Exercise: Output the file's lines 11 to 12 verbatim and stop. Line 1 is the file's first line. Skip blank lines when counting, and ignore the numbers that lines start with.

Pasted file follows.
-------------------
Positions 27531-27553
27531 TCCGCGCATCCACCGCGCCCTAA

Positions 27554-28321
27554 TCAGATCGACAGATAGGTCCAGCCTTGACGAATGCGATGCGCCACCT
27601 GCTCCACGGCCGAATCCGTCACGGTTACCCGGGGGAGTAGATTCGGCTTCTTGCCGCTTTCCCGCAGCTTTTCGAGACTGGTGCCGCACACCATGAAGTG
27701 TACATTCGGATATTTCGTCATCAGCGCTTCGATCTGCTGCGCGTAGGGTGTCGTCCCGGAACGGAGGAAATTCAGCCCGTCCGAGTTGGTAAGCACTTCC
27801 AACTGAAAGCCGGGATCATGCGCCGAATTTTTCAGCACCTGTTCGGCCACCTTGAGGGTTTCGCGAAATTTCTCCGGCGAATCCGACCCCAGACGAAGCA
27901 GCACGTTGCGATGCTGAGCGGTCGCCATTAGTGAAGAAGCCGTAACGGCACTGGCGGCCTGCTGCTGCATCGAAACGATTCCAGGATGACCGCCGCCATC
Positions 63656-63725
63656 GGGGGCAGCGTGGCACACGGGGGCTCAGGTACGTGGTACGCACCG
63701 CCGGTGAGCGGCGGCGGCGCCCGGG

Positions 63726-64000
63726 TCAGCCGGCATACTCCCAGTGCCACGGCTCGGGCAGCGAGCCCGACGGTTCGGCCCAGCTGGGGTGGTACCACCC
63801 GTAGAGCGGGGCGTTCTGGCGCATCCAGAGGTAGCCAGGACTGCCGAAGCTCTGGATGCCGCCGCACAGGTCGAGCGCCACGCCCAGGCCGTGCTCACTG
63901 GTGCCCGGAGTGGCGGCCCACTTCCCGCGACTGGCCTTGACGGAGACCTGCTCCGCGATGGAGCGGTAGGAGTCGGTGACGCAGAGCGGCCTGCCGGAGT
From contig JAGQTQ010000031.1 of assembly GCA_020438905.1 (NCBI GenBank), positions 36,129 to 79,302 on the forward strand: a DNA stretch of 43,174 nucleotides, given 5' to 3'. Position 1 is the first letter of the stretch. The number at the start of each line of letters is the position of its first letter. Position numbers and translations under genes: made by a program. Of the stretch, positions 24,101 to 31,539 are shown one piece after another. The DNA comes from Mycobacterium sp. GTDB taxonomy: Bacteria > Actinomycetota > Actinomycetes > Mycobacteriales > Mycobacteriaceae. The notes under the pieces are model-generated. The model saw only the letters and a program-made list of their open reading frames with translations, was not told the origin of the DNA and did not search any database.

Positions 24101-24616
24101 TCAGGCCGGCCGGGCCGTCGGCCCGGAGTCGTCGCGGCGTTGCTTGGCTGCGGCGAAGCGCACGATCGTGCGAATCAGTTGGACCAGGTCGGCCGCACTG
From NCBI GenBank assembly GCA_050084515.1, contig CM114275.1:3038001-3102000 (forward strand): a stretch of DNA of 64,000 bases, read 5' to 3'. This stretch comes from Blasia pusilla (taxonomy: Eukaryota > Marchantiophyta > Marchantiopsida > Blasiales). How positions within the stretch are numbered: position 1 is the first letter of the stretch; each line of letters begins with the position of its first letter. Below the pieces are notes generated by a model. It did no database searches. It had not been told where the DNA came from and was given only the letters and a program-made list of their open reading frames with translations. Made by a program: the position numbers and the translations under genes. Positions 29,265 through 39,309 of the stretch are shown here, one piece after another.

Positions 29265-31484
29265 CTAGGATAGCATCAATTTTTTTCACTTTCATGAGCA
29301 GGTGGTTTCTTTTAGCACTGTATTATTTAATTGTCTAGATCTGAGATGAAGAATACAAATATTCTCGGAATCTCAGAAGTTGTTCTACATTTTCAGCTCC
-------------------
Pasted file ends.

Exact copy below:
63701 CCGGTGAGCGGCGGCGGCGCCCGGG

Positions 63726-64000